November 25, 2015 – It’s 1848. You’re on the Oregon Trail in your covered wagon and you’ve reached the Green River in Wyoming. What’s next: ford the river or pay for a ferry to take you across?
Today, when you reach the Green River, the question is: kayaking or fly fishing? “You don’t have the crowds of nearby Yellowstone National Park. You can enjoy a day fishing, and you see lots of wildlife,” says Seedskadee National Wildlife Refuge project leader Tom Koerner. The refuge is also open to hunters seeking deer, waterfowl and pronghorns.
The Green River and four National Historical Trails – California, Mormon, Oregon and Pony Express - pass through Seedskadee Refuge, once a major thoroughfare for settlers crossing the Rocky Mountains. The refuge, which celebrates its 50th anniversary on November 30, has monuments and interpretive panels on its trails as well as a recreated Lombard Ferry, built in 1997 for the 150th anniversary of the Mormon Trail crossing.
The refuge, about 35 miles northwest of Interstate 80, offers an auto tour route and an Environmental Education Center. Backpacks with nets, magnifying glasses, petri dishes, identification guides and nature journals may be borrowed for nature walks. Resident volunteers are invited to bring their own RVs or stay in the refuge bunkhouse.
Seedskadee Refuge was established to make up for the loss of wetlands caused by construction of Fontenelle and Flaming Gorge dams on the Green River. Water released from Fontenelle Reservoir maintains open water throughout the winter on the northern half of the refuge, attracting thousands of wintering waterfowl, including about 300 trumpeter swans, in an otherwise arid landscape. For migratory birds like warblers, the riparian habitat along the river serves as a gas station with a long menu of insects for foraging. Moose are also plentiful.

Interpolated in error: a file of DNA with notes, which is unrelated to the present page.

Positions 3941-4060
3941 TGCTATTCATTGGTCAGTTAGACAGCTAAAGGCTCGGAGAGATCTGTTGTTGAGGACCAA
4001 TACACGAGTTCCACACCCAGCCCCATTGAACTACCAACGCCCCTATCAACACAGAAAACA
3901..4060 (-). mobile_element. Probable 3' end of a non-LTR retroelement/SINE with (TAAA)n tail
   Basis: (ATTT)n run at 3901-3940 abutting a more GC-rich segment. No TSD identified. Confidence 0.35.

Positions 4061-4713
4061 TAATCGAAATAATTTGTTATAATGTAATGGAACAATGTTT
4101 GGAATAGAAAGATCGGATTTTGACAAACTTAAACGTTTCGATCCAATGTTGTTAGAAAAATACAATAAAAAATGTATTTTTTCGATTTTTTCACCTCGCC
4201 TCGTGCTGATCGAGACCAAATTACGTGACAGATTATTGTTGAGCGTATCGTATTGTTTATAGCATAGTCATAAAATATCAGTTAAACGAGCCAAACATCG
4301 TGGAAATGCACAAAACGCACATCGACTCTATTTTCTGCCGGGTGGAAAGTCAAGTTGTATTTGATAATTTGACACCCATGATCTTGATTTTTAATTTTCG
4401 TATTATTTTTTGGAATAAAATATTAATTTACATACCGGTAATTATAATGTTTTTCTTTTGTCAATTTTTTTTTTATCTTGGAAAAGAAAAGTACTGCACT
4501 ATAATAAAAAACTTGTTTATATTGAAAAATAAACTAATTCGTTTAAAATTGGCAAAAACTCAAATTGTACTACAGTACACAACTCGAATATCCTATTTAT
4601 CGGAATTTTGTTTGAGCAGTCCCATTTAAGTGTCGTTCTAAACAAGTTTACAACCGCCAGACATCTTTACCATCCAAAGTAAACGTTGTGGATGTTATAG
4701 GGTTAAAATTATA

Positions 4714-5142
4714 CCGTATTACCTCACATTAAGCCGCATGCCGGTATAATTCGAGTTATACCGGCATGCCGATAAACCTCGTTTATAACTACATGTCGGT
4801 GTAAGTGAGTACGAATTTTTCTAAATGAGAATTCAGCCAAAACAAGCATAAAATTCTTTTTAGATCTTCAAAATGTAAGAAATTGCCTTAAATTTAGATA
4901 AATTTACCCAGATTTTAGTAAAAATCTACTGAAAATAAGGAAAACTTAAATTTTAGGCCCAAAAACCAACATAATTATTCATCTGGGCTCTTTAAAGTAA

A critical migration corridor though southwest Wyoming, Seedskadee Refuge is an “interstate highway for wildlife,” observes Koerner. Large “redds” of kokanee salmon can be seen in October and November, turning the river red as they change into their red spawning colors. It’s a fall feast for the eagles. The refuge is also a major wintering area for pronghorn antelope.
River of the Prairie Hen
The Shoshone gave the Green River its original name of “sisk-a-dee-agie” or “river of the prairie hen.” “The Shoshone were describing the seasonal movement of greater sage-grouse from the surrounding sage steppe into the river valley during the summer,” explains Koerner. “And that still happens today.” As part of the national effort to protect the greater sage-grouse, aversion markers made of reflective vinyl strips have been tacked to 50 miles of wire fencing on the refuge, warning the birds in an effort to reduce wire strikes in low light.
“Near us flows the clear deep water of the Siskadee, and beyond, on every side, is a wide and level prairie, interrupted only by some gigantic peaks of mountains and conical buttes in the distance. The river contains a great number of large trout…Buffalo, antelopes and elk are abundant in the vicinity, and we are therefore living well.”
John Kirk Townsend, 1839